On Friday I went for a 32-mile bike ride, on my usual route that winds through back roads of the north shore of Massachusetts, out to Plum Island to the ocean. It’s a ride I did with Barry Haarde twice, and I thought of how he pushed me into cycling longer than my usual 12 miles, and faster than my usual 13 mph. I actually clocked myself at 15.7 mph. Not bad for age 60.
Last Sunday, August 12, we gathered on a different beach, Odiorne Point in New Hampshire, to remember Barry and his amazing contributions to our community and in particular to the nonprofit I founded, Save One Life. About 50 people from all over the country: California, Connecticut, Denver, Texas, Washington DC and Barry’s family from Florida, trooped in with bicycles to recreate the last 10 miles of his first cross-country journey.
Martha Hopewell, executive director of Save One Life, gave a deeply stirring speech that highlighted Barry’s achievements and impact:
“It was just seven years ago, on this very same day, we celebrated Barry’s first ride across the US at Laurie’s house. We toasted his 3,667 miles and had no clue, at that time, that he would ride 16,728 more or, for that matter, raise over $250,000 for Save One Life!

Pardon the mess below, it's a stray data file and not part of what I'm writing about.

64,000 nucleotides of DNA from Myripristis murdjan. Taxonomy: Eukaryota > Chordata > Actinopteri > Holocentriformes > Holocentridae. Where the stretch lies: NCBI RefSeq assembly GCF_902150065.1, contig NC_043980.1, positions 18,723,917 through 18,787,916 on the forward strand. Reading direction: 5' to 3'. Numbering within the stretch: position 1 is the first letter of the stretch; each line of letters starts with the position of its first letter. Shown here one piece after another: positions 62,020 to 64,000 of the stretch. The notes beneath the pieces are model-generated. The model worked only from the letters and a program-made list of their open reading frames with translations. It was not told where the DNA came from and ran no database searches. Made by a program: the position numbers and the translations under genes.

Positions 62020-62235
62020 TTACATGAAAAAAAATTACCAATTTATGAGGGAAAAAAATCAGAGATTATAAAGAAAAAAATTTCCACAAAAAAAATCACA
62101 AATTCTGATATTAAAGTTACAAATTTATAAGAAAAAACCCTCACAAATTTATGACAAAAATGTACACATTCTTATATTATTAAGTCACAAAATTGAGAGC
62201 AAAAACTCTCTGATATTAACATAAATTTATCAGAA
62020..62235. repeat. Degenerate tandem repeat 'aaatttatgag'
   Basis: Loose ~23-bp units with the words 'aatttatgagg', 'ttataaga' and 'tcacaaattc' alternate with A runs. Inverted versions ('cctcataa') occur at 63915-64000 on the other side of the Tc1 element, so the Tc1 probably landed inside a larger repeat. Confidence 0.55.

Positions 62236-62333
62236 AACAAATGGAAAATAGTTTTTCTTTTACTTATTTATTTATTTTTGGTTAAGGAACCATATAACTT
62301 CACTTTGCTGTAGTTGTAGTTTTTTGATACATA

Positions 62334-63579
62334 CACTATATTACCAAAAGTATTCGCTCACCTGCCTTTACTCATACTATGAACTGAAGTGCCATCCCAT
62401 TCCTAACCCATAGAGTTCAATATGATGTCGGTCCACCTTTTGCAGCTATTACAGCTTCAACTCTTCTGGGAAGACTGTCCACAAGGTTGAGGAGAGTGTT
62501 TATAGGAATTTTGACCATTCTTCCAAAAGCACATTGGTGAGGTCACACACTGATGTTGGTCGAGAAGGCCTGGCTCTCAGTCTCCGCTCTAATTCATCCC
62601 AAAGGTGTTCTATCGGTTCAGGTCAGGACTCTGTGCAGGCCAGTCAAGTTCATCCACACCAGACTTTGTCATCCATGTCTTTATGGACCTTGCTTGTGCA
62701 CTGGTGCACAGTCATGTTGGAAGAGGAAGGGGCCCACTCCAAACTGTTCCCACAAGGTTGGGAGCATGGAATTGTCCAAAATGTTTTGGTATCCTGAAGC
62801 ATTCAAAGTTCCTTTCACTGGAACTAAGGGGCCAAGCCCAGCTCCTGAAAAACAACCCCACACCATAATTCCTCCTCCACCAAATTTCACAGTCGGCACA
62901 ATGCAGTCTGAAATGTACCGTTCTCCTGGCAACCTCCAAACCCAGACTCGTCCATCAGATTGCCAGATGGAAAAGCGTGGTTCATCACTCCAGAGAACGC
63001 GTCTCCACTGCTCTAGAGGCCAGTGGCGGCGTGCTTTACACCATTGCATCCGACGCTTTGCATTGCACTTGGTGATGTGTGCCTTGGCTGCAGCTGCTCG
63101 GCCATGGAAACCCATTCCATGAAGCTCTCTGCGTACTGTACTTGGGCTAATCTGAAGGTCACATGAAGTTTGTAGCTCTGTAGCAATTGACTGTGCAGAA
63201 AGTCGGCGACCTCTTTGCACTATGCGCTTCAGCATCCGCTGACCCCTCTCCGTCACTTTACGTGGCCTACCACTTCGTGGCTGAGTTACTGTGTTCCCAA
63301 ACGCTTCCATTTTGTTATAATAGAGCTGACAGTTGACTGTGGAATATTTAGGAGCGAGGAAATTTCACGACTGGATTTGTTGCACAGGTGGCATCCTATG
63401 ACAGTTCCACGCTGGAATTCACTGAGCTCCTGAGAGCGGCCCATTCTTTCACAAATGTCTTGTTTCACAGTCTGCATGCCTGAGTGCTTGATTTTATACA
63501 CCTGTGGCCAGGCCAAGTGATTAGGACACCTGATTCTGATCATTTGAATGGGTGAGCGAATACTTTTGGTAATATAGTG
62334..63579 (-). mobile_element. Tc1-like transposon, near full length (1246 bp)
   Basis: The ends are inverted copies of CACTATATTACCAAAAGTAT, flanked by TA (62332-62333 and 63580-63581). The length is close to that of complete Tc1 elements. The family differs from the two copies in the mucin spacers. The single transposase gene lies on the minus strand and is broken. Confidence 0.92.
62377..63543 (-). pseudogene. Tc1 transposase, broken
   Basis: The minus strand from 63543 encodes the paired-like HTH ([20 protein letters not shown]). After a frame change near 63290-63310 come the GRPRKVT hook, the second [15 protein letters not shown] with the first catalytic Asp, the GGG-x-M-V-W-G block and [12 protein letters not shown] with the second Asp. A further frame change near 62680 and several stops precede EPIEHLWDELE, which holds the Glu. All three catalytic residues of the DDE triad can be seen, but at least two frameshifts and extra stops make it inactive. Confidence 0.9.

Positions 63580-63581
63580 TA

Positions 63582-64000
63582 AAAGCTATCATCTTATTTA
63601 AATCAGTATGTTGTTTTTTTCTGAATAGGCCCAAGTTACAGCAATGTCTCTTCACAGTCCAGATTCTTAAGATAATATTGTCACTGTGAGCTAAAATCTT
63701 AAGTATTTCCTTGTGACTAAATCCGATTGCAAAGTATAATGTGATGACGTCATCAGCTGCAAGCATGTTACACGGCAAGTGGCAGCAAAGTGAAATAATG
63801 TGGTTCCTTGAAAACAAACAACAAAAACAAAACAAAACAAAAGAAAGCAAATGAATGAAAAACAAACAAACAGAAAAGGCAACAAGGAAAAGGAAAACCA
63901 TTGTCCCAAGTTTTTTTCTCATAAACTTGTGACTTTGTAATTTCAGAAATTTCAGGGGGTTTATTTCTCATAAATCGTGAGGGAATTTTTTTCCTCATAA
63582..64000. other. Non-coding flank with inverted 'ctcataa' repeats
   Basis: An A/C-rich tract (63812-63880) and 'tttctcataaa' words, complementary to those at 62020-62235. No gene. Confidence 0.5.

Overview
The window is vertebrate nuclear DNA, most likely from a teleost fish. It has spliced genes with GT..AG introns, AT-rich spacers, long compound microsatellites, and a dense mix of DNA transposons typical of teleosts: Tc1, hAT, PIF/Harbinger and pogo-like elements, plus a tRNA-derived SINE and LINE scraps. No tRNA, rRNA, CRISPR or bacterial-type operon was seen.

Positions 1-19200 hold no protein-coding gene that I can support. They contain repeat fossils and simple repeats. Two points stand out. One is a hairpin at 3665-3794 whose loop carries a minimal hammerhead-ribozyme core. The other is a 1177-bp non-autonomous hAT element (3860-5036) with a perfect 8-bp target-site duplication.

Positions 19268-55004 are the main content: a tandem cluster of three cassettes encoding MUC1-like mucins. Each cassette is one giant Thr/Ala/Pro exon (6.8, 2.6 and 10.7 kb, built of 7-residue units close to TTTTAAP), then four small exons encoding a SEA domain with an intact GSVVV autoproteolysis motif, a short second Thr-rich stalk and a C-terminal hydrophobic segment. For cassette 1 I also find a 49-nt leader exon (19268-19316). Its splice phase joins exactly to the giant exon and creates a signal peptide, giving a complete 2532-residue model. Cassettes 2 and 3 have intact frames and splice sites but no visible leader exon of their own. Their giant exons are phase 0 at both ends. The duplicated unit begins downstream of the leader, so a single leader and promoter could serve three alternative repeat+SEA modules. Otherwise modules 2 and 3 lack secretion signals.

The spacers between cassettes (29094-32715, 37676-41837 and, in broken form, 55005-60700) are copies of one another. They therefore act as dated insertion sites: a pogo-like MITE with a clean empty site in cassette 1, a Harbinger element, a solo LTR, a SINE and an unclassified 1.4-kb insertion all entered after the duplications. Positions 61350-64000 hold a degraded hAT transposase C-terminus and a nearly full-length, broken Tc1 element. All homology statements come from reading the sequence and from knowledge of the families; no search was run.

“Barry’s accomplishment comes after much physical hardship. Barry contracted HIV in the 1980s from contaminated blood products used to treat his severe hemophilia. He also contracted hepatitis C, which required four years of grueling interferon treatments, during which he almost lost his life.” Barry didn’t publicly reveal his HIV status until 2008. “Once Barry made that courageous choice, however, he has been an increasingly vocal advocate for the hemophilia and HIV communities ever since.”
“When Barry undertook his first tour in 2012, he rode for 50 days through ten states and Canada. In addition to raising funds to help needy children, you all know that each day he rode in memory of family and friends lost to AIDS. When Barry finally dipped his wheel in the Atlantic after his first comment was, “Let’s do it again next year!” “And so he did, with the team at Save One Life, his employers at Hewlett Packard and many supporters encouraging him as he overcame physical and psychological barriers to make history. Barry’s goal was to ride through every state. He didn’t quite make it, but his Wheels for the World rides got him to 37 of them…not bad at all!” “We celebrate Barry today. We will forever cherish his enthusiasm for riding and his passion for his blood brothers and sisters around the world. He is here with us at this very special memorial. God bless Barry, and all those in whose hearts you will always live.”